FL09June - Page 24

hen we first started to play
a ro u n d w i t h p o p - u p s , w e
would often simply mould
matching boilie paste around a
cork ball and cook them in the normal fashion. These baits would have elevated attractor levels to compensate for the fact that only
a very thin skin of paste was able to be used
in order to achieve the correct buoyancy for
our rigs. These at the time were the old faithful hinged stiff link pop-up rigs that utilised a
size 6 Drennan Continental boilie hook and
Amnesia 20lb monofilament for the stiff
boom and pop-up section of the rig.
Not exactly light tackle, so these pop-ups
had to be really buoyant if they were going to
be left in the water for extended periods of
S o o n w e re a l i s e d t h a t t h e s e b a i t s ,
although very buoyant, would take on water
fast, gain weight, and our presentation and
rig efficiency would suffer greatly.
We began adding egg albumen to the mix
in order to achieve a tough skin on the popup and hopefully delay the dreaded water
ingress into the bait. It worked!
But with the solution, another problem
occurred… The albumen most definitely
firmed the skin on the bait, but egg albumen
is a heavy ingredient, thus reducing buoyancy if too much is added to your mix. Back
to the drawing board it was, and we decided
that if we were to create a very buoyant,
durable pop-up that could be left submerged
for at least 24 hours, then we would need to
rethink our mix dramatically!
We started to experiment with ingredients
that we knew were very light in weight, things
like shrimp meal, milk proteins and cork dust.
All had their pros and cons. Shrimp meal is
very light, but it needs to be bound well in
order to prevent too much water ingress, and
it just didn’t really produce consistent
enough results for us. Some mixes would
warp and change shape hugely after boiling,
all very frustrating and very time consuming.
Mix after mix would distort, driving us nigh on
mad in the process!
Microwaving the pop-ups was the next
idea we had, and with a little thought
between all that were gathered, we had
designed an elevated cooking platform that
prevented the baits from scorching wherever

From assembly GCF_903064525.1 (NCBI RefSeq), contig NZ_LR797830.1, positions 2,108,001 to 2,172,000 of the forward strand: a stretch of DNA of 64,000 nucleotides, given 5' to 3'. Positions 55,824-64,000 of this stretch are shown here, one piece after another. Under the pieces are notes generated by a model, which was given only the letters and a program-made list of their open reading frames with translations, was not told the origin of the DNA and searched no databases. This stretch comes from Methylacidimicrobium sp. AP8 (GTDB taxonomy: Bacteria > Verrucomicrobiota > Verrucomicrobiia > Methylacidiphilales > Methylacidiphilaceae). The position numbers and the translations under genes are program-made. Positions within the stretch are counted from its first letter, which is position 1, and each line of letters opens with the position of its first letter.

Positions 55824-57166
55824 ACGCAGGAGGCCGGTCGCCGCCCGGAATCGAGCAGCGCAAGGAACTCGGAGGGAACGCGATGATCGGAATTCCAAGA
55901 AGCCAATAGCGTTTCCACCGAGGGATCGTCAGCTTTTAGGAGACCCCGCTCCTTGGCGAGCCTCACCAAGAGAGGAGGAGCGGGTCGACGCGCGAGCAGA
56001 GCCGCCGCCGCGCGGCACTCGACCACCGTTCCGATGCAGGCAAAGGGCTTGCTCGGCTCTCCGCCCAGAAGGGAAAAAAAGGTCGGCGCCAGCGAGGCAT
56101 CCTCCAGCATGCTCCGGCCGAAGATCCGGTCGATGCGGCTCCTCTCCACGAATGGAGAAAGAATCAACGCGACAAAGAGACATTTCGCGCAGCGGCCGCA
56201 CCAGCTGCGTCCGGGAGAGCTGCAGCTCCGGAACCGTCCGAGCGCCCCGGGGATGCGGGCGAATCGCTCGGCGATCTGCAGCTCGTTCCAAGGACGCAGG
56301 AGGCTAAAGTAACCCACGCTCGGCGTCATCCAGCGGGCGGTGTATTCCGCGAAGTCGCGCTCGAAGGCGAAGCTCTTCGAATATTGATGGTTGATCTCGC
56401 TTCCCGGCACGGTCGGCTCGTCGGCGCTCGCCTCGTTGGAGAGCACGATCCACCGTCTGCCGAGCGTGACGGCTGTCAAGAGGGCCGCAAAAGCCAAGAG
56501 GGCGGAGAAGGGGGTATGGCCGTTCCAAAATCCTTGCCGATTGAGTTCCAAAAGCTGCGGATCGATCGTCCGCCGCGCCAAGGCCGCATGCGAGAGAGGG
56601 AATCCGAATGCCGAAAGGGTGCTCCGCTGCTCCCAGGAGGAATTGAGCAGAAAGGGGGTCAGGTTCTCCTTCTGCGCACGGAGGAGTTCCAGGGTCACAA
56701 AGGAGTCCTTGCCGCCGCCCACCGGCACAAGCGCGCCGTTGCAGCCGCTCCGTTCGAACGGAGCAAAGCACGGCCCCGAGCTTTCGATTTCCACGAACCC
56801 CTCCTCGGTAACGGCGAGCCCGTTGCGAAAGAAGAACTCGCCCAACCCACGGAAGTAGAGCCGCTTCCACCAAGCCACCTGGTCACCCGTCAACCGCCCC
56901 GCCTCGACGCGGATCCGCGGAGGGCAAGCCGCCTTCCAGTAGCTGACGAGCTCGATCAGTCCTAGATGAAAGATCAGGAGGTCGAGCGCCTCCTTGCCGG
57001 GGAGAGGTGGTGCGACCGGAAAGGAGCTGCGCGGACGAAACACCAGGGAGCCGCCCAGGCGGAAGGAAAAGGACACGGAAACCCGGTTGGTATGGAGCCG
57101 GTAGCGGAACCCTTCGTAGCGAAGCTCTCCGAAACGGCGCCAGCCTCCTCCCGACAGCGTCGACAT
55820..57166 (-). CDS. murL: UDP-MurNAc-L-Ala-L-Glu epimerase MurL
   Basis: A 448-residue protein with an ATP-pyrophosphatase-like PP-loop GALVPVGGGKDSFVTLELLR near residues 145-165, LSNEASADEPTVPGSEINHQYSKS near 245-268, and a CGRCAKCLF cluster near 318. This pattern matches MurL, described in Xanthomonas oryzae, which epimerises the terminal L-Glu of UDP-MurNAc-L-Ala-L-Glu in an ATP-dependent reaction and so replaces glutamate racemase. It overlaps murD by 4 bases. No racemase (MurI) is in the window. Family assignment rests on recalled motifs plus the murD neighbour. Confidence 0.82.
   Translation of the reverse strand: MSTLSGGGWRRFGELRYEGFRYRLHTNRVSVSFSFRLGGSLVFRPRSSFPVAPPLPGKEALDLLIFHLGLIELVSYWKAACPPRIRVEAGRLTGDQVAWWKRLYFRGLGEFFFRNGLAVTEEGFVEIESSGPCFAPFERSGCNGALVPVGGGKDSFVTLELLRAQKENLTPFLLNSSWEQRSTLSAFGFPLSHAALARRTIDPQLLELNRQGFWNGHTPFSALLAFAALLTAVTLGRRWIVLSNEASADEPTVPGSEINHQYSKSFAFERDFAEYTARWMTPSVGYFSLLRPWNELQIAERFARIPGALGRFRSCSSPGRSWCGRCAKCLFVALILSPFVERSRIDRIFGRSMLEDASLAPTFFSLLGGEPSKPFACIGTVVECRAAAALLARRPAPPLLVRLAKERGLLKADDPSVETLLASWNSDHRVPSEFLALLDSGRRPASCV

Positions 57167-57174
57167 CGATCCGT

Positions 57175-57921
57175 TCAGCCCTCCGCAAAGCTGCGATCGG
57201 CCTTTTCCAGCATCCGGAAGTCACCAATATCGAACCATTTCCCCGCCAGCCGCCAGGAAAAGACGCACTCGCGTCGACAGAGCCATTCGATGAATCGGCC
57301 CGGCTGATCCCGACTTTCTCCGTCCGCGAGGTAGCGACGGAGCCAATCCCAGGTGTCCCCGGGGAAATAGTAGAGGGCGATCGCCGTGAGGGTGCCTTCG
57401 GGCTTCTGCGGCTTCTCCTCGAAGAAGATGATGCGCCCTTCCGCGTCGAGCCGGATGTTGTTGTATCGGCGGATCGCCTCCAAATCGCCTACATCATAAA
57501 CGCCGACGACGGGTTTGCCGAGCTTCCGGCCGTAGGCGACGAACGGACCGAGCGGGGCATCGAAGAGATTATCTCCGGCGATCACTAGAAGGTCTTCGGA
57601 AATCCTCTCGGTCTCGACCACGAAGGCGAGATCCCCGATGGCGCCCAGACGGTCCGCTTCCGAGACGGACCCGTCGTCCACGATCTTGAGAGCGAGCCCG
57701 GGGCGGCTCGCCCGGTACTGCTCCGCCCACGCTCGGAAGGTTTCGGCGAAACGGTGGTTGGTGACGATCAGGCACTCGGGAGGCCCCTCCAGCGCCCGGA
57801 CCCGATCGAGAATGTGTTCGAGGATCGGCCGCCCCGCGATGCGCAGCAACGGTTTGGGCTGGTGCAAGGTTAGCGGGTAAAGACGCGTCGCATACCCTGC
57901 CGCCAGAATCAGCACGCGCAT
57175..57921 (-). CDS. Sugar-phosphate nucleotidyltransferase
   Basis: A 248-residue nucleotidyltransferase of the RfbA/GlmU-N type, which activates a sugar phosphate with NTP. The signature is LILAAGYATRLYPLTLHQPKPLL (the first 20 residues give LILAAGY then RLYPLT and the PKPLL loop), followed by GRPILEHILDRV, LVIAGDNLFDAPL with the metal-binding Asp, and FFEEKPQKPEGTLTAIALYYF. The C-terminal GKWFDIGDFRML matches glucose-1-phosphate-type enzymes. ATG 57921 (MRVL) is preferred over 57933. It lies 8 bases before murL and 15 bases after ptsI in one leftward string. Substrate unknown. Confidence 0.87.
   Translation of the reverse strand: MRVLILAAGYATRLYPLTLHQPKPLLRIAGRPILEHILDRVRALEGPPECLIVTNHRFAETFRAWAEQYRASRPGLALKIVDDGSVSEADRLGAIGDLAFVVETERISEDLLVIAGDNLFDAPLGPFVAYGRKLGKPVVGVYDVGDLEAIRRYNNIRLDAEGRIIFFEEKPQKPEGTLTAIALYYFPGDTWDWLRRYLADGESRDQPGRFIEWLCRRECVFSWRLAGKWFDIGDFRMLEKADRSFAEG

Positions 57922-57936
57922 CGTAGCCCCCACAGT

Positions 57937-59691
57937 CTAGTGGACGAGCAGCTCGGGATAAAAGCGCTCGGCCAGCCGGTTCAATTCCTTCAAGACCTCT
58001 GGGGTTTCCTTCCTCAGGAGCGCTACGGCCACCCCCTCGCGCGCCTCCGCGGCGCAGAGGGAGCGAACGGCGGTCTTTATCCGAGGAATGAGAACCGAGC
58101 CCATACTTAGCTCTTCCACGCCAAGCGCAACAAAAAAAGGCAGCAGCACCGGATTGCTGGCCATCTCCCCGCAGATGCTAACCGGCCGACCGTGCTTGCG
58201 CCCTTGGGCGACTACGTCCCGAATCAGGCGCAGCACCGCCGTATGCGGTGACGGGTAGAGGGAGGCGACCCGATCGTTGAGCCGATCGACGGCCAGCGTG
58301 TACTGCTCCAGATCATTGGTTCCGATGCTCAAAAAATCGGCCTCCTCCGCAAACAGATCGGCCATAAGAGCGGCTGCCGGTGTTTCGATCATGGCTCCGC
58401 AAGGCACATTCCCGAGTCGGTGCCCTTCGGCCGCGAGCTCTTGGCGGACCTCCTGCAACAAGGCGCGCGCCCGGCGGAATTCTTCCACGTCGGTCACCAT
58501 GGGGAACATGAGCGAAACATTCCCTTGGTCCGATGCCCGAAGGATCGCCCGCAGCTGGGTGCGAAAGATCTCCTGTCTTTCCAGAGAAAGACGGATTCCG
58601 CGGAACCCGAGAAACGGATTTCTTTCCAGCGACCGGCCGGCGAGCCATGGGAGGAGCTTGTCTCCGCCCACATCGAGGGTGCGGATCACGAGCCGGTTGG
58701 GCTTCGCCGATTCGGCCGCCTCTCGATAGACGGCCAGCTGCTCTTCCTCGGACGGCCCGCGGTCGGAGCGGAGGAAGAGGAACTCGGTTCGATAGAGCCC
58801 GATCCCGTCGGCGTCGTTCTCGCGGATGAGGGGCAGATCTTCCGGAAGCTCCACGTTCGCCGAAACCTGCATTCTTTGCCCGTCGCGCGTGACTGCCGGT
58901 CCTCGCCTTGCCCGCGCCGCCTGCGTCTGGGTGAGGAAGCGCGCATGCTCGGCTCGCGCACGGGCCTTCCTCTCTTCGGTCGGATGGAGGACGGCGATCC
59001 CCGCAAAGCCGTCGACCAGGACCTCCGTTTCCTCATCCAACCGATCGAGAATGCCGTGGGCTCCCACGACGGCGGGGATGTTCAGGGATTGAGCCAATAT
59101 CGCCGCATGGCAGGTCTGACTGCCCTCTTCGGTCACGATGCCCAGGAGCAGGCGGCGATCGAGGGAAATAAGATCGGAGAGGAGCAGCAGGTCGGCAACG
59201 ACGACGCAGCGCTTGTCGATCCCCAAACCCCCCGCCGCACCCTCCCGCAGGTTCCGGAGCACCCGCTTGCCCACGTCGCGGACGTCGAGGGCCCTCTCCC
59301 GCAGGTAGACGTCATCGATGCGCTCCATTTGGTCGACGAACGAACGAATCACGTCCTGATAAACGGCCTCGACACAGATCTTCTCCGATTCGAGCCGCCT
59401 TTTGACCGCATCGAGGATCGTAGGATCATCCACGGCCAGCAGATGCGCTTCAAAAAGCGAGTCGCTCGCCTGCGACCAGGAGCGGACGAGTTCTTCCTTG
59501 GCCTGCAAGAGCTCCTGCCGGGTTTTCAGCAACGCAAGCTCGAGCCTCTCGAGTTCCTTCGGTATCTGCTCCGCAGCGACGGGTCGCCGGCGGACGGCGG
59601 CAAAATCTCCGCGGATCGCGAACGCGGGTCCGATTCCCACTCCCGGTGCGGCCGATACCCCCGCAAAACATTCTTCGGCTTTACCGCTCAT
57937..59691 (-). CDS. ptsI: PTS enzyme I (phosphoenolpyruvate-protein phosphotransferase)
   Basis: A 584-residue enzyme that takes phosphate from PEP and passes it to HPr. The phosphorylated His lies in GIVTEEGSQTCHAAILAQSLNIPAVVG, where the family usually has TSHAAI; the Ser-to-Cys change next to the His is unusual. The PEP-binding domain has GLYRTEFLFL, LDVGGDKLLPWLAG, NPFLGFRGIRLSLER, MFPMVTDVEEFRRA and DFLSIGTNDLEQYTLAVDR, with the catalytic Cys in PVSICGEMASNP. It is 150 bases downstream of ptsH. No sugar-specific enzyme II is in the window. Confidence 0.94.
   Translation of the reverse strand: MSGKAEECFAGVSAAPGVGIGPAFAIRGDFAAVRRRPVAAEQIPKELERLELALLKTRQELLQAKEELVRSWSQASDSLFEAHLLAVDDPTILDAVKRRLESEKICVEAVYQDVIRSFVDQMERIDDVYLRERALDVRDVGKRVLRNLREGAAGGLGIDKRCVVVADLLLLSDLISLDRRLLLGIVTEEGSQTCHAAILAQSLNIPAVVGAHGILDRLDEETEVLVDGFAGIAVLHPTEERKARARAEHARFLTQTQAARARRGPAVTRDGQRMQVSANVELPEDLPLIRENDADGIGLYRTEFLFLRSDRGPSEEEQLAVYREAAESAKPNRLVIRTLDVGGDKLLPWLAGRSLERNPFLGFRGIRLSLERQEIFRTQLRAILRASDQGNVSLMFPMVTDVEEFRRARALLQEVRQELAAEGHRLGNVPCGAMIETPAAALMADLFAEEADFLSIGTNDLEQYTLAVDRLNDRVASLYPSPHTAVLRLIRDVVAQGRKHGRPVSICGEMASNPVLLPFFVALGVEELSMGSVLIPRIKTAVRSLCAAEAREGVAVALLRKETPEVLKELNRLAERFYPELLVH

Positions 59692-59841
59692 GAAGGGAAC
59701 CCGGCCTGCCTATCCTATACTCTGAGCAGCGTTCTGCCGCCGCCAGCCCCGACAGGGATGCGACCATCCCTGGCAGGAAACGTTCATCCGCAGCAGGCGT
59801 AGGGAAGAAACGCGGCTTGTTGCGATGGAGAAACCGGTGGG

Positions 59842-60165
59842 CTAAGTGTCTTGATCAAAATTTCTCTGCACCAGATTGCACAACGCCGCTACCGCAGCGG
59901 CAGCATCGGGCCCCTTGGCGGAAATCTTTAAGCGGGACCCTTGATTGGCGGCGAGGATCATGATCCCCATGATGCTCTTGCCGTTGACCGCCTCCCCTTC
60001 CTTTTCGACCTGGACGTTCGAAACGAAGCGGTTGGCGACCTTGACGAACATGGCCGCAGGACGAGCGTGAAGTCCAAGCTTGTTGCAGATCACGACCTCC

they touched the plate. But yet again,
microwaving your baits to make them buoyant will cook out the attractors and denature
your mix, basically meaning that your pop-up
is not working to its full potential. Also they
become very porous and cannot be left submerged for hours on end.
We experimented with the cork dust,
which to be fair worked quite well, but we
really wanted to use as many soluble ingredients as possible in our mix, and in order to
use the cork dust in the pop-ups you need
an awful lot of dust! For a while we settled on
the cork dust, until one day Matt popped a
pot of powder on the desk and he looked
very excited! It was very light in weight for its
mass and certainly looked promising. We
quickly threw together a mix, containing our
usual ingredients and a guessed amount of
the aforementioned white powder. Holy
smoke – it worked. No swelling, no inconsistencies, no loss of colour, but very, VERY
hard. We tried adding less and less of the
powder in the hope of reducing the texture of
the finished baits, but all failed to the point
where they just weren’t buoyant enough.
Not being the sort to give up easily, we
tried a few more times and increased the
amount of milk protein in the mix to help
soften the bait, and being light, it should
hopefully help to maintain their all needed
buoyancy. Bingo! But damn, again a problem
arose, literally. The baits swelled up so much
that they looked like marshmallows, and it
happened time and time again. If we just
simmered them, they would swell, and
everything we tried just did not work. Disas-
ter had struck, and I can remember driving
home absolutely fed up to the back teeth
with pop-ups. What could we be doing
It was about this time that we had decided
to start up Nucleus as an actual bait company, purely down to the fact that our friends,
family and their friends were asking us for
bait more and more, and it was a natural progression. The problem with supplying bait to
the general public is that everyone has personal tastes, and a happy medium has to be
struck whenever you release something
– not too hard, not too soft, not too strong on
the nose etc etc. We have developed lots of
successful bait recipes over the years, but
some don’t smell very good, or they hardly
smell at all, hence why they don’t sell well
and get put in the vault. We have never
understood why some anglers think that if a
bait smells appealing to them, then surely the
carp will like it too! This aside, we still needed
to develop our pop-up mix, and that is
exactly what we did, and a pure eureka
moment occurred one day, by accident.
We found an ingredient that was ridiculously light, inexpensive and only needed a
tiny amount to achieve the desired buoyancy,
meaning we could pack the pop-up mix with
soluble ingredients, perfect for their attraction! This is the very mix that we use today to
manufacture our matching standard and
handmade maize and cuboid shaped popups. Our standard round 10mm and 15mm
pop-ups contain 10% of the key ingredients
that is in the matching Nucleus freezer range
boilie. We are very proud of our pop-up mix
due to its high buoyancy, high leakage and
durability. Our pop-ups will easily hold up
heavy hooks for over 72 hours and still retain
over 90% of their bouyancy, meaning your rig
is fishing at its maximum efficiency for longer,
presented perfectly for a hungry carp.
Fish well!
Matt and Karl. NUCLEUS BAITS.


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